Show Summary Details

Page of

PRINTED FROM OXFORD HANDBOOKS ONLINE ( © Oxford University Press, 2018. All Rights Reserved. Under the terms of the licence agreement, an individual user may print out a PDF of a single chapter of a title in Oxford Handbooks Online for personal use (for details see Privacy Policy and Legal Notice).

date: 21 January 2020

Abstract and Keywords

Cesare Lombroso's atavism theory argues that criminals are primitive savages who are evolutionarily backward compared to normal citizens. According to Lombroso, born criminals possess an array of stigmata or markers that may be considered putative evidence of their criminality. These include their excessive tattoos, their manner of writing and talking, or the size and shape of their skull, ears, forehead, and hands. In his work, including Criminal Man , Lombroso provides a wide range of examples where he likens criminal offenders not only to primitive savages, but also to plants and animals. This article examines the factors that motivated Lombroso to become a criminologist, and the reasons why he used the approaches that he did to better understand the causes and correlates of crime. It first provides a brief overview of each chapter of each of the five editions of Criminal Man, before discussing differences between Lombroso's theory and current biosocial criminology.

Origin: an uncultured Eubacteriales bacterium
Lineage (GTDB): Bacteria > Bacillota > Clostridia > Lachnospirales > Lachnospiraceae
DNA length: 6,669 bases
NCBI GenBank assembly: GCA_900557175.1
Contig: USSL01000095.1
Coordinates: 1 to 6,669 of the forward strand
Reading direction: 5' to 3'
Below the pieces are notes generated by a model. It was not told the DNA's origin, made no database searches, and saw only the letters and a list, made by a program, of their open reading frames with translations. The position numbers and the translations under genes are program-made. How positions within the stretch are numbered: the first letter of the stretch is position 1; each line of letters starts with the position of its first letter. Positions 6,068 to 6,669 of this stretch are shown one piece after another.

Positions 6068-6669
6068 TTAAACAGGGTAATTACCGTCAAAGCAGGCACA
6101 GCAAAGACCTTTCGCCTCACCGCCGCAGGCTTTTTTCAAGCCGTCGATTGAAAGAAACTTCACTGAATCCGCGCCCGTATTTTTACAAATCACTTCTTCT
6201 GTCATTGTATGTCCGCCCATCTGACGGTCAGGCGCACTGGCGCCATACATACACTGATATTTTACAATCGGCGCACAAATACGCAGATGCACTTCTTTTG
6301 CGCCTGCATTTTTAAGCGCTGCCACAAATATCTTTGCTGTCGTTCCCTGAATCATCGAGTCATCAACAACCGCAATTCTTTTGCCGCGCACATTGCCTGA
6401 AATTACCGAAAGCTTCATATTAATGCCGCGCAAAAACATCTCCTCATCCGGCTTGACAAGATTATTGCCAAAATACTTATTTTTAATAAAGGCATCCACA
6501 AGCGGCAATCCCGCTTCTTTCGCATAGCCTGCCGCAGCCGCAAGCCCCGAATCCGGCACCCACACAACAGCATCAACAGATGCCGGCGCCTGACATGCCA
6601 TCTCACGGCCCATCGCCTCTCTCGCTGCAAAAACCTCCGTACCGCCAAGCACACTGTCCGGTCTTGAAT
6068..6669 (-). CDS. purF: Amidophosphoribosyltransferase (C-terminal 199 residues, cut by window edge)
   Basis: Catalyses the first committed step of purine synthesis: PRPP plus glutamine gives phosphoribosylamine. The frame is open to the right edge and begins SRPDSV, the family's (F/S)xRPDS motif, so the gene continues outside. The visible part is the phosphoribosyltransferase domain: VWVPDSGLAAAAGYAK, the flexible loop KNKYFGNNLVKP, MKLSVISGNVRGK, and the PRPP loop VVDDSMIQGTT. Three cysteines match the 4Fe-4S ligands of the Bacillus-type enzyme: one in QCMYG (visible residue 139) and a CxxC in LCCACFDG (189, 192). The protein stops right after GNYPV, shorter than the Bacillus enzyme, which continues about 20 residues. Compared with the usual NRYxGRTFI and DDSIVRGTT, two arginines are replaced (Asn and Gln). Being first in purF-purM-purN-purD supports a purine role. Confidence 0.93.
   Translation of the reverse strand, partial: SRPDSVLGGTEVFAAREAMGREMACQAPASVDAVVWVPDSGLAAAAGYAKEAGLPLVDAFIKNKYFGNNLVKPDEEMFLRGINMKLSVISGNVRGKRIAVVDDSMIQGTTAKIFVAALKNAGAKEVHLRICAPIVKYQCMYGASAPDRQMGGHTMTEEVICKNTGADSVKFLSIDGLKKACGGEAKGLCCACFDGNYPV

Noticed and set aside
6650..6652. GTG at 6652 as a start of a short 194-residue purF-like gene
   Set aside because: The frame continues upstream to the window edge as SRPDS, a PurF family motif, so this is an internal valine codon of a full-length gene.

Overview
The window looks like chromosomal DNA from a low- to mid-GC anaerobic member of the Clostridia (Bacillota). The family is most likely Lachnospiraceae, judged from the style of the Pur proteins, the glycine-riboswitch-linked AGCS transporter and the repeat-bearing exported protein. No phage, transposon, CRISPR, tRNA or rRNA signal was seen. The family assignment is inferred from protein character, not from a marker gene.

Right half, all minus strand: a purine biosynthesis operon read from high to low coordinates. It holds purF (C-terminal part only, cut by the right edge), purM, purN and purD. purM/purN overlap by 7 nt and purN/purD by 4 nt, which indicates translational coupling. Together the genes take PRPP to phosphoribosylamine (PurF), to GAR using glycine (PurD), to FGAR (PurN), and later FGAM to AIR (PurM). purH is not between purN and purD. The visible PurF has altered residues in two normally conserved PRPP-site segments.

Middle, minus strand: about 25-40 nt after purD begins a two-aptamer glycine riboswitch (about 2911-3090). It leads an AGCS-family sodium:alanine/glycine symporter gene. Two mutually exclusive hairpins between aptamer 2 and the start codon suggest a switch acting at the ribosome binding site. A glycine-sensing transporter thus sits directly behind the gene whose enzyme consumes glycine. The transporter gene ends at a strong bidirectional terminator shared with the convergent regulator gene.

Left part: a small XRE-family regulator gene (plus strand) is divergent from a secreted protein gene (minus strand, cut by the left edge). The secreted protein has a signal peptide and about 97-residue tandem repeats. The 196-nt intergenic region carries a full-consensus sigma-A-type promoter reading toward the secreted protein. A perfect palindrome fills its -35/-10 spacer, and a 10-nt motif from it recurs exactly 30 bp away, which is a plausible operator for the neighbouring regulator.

Keywords: Cesare Lombroso, atavism theory, criminals, savages, criminality, Criminal Man, crime, biosocial criminology, plants, animals

Access to the complete content on Oxford Handbooks Online requires a subscription or purchase. Public users are able to search the site and view the abstracts and keywords for each book and chapter without a subscription.

Please subscribe or login to access full text content.

If you have purchased a print title that contains an access token, please see the token for information about how to register your code.

For questions on access or troubleshooting, please check our FAQs, and if you can''t find the answer there, please contact us.